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Moria Camp Fire: 10 EU Countries Agree To Accept 400 Minor Refugees After Greece's Call

At least ten European Union Member States have agreed to take in some 400 unaccompanied minor migrants from Greece after fires destroyed the Moria camp.

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At least ten European Union Member States have agreed to take in some 400 unaccompanied minor migrants from Greece after fires destroyed the Moria camp on September 8. Greece had earlier called for action after it struggled to provide shelter to the displaced migrants from the camp. Germany and France have agreed to take in the bulk of these 400 minor refugees with German Chancellor Angela Merkel urging other countries to assume "shared responsibility". 

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Fires have destroyed Moria camp, which was one of Greece's largest migrant camps, leaving at least 13,000 people without shelter. EU Commission's vice-president Margaritis Schinas on Friday together with Germany's Interior Minister Horst Seehofer announced that the bloc will work with the Member States to ensure 400 new pledges to relocate minors. Margaritis Schinas also announced the camp will be replaced with a modern facility. 

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EU home affairs commissioner Ylva Johansson informed on September 9 that all 400 unaccompanied children and teenagers have been flown to mainland Greece adding that the safety and shelter of all people in Moria is the priority. People displaced from the camp are reportedly taking shelter on roads, car parks, fields, etc. Some of them are also COVID-19 positive, which one of the main concerns of the Greek authorities.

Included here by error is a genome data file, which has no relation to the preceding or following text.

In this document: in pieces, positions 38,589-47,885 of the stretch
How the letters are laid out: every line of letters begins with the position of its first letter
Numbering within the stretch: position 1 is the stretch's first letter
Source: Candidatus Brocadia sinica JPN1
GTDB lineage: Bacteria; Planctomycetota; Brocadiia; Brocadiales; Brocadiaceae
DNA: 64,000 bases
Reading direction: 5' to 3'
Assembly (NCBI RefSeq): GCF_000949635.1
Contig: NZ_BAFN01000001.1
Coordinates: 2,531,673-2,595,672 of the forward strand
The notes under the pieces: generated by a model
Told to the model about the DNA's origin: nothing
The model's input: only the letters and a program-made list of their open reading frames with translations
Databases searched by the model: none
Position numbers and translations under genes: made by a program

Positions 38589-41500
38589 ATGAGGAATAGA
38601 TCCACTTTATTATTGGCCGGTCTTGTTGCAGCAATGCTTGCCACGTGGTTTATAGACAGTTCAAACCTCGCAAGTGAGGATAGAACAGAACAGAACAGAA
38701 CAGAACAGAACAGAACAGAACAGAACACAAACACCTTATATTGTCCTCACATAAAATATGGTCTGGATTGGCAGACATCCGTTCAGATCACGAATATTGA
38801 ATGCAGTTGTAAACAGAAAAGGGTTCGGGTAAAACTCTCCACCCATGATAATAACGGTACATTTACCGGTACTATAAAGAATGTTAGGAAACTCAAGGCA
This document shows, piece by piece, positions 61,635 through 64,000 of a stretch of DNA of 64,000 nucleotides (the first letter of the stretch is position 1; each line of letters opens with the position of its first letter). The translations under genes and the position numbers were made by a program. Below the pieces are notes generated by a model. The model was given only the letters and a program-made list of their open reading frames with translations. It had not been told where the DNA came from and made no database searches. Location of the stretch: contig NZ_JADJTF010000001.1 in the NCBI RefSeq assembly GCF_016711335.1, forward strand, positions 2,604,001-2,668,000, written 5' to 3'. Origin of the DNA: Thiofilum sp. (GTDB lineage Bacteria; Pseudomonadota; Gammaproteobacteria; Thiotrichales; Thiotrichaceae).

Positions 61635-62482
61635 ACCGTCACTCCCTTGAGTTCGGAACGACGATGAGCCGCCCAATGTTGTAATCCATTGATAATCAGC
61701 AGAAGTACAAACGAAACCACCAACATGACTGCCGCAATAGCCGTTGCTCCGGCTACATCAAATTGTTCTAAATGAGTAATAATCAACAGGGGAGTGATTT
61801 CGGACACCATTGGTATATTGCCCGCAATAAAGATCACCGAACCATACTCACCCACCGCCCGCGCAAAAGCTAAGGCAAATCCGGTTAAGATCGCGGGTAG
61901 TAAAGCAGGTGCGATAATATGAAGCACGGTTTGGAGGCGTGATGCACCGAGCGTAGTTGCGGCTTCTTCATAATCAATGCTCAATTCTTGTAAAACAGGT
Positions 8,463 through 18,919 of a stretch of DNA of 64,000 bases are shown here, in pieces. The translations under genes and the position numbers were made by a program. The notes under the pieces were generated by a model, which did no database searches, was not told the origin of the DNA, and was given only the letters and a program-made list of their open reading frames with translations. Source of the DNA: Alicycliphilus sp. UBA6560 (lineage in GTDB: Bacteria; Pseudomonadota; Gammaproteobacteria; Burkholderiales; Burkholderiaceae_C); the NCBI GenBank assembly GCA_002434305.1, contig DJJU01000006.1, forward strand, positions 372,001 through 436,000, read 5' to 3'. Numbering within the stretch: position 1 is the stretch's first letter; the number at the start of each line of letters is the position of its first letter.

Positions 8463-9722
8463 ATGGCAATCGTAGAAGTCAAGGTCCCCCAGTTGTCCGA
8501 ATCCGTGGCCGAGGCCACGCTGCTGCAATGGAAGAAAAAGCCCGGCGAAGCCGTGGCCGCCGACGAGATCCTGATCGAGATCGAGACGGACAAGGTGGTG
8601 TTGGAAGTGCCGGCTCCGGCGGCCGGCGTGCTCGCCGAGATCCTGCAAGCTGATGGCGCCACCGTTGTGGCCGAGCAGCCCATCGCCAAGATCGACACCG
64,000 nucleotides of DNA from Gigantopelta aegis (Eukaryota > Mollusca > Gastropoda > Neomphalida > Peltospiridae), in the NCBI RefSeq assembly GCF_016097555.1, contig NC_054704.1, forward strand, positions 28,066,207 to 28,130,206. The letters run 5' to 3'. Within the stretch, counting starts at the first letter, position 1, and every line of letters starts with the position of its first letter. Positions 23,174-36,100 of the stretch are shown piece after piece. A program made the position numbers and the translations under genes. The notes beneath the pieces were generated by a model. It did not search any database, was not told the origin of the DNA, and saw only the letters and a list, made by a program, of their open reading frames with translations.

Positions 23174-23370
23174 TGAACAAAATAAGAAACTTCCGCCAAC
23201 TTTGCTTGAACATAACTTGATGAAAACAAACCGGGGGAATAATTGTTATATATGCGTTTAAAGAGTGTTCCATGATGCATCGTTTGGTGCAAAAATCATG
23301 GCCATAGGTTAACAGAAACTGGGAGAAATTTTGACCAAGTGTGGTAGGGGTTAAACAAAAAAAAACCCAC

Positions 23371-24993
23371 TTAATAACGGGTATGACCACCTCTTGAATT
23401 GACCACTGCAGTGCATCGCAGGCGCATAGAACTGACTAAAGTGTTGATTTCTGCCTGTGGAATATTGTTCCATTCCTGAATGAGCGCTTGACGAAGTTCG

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As per reports, Germany and France will take in 100-150 migrants each, while the Netherlands will accept 50. Finland is also expected to take in 11 minors with countries including Switzerland, Belgium, Croatia, Slovenia, Luxembourg, and Portugal taking the remaining. Meanwhile, Poland, Hungary, the Czech Republic, and Slovakia have refused to take any migrants, which sheds light on the European Union's outdated migrant policy. 

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